The resurrection of a disease-linked gene
An unusual tale of a gene lost, then found, during human evolution.
A glimpse into the evolutionary history of a gene linked to Crohn's disease has revealed a bizarre example of just how dynamic genomes can be.
The gene, called Immunity-related GTPase M (IRGM), seems to have been destroyed in the ancestor of Old and New World monkeys millions of years ago, only to be brought back to life again in the common ancestor of humans and great apes when a retrovirus lurking in the genome inserted itself into the gene.
It is probably the first example of a resurrected gene. "It's like lightning striking twice in the same spot," says Evan Eichler, a human geneticist at the University of Washington in Seattle.
In most mammals, IRGM is a member of a large family of related genes thought to help eliminate pathogens, such as the bacterium responsible for tuberculosis, that invade host cells and then thrive within them. But in humans and some primates, the family has withered away to only two members, IRGM and IRGC. It is not known how humans survive the loss of so many IRGM genes; mice that lack family members are more vulnerable to infection1.
There is reason to suspect that IRGM may have an important function in humans, however. Researchers have found that some people carry a deletion in front of the IRGM gene that may alter expression of the gene and increase the risk of Crohn's disease, a painful autoimmune disease of the digestive system2.
When lightning strikes
In a study reported this week in PLoS Genetics, Eichler and his colleagues compared the sequence of human IRGM to the same gene in other primates3. They found that a short fragment of repeated DNA that is found scattered throughout the human genome had inserted into the gene in the common ancestor of Old and New World monkeys over 40 million years ago. The insertion inactivated IRGM, abolishing the gene's ability to form a functional protein.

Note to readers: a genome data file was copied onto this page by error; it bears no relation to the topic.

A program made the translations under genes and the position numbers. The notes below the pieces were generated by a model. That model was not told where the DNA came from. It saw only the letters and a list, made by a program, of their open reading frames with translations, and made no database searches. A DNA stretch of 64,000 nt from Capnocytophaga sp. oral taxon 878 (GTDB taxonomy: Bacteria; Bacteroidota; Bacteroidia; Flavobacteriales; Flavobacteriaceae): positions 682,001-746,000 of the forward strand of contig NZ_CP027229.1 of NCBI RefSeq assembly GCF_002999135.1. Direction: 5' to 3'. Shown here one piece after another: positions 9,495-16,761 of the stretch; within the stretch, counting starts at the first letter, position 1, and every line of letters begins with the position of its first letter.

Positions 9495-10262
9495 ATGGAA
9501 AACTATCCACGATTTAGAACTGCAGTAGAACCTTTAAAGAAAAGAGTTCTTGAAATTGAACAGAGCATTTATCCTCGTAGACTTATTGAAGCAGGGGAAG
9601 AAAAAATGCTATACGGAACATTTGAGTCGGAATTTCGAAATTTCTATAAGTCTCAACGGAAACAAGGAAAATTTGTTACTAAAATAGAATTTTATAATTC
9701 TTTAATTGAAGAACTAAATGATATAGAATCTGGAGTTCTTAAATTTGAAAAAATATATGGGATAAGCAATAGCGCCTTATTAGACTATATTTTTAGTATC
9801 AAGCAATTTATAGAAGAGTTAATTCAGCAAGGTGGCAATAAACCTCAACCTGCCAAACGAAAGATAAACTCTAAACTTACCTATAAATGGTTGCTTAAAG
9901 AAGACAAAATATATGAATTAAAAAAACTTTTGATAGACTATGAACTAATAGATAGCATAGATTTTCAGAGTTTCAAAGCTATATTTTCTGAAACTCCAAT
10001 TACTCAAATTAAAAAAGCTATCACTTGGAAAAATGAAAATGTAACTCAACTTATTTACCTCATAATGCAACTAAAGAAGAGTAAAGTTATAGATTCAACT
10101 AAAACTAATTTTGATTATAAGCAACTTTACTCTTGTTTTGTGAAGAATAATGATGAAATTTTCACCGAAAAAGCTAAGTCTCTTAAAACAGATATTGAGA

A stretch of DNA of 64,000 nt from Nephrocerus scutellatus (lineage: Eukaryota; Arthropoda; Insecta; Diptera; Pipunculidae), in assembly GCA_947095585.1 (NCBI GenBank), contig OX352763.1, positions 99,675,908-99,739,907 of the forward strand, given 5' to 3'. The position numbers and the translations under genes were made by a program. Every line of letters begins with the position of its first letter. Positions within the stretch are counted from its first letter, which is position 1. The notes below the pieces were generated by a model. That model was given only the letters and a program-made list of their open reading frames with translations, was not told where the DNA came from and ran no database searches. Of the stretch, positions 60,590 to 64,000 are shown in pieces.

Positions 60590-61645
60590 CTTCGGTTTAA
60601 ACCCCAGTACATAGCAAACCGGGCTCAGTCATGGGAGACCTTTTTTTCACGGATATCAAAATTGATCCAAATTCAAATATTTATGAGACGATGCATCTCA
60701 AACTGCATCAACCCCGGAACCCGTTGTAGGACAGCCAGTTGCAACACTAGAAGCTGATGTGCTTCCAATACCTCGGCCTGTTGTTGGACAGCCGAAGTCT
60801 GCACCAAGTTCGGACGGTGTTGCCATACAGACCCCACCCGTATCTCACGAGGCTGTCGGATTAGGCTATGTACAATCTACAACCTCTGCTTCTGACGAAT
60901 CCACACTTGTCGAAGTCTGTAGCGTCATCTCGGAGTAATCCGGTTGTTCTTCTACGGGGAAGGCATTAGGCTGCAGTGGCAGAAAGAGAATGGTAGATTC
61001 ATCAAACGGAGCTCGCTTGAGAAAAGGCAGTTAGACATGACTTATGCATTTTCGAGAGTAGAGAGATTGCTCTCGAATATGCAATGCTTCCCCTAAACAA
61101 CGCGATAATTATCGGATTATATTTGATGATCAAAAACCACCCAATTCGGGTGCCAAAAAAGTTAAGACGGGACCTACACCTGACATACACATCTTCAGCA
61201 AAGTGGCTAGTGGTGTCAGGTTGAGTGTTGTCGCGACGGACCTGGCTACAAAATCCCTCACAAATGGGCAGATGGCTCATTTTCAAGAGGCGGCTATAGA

Then, about 20 million years later, a retrovirus in the ancestors of humans and apes happened to insert into just the right location within IRGM to allow the gene to once again produce a protein.
It is still possible, Eichler notes, that the human IRGM protein is nothing more than an accident and serves no real function. But he adds that the association of IRGM variants with Crohn's disease suggests the gene could play a role in the immune system.
For now, IRGM is the only gene known to have been killed and then brought back to life during its evolutionary history. "Is this some kind of very strange example of something we will only see once or is this something of more general importance?" asks Mikkel Schierup, a population geneticist at the University of Aarhus in Denmark. "We will probably know that very soon because we are getting more comparative genomics data that can be mined for examples."
Schierup notes that the discovery blurs the lines between genes and what are called 'pseudogenes', the non-functional remnants of genes destroyed by mutations. "The study shows that pseudogenes actually matter a little bit — they have the potential to regain their function."
"You can't really count a dead gene out until it's really gone," agrees Eichler. "The only way to be sure it won't come back is to delete it."
- Collazo, C.M. et al. J. Exp. Med. 194, 181-188 (2001).
- McCarroll, S. et al. Nature Genetics 40, 1107-1112 (2008).
- Bekpen, C. et al. PLoS Genetics 5, e1000403 (2009).
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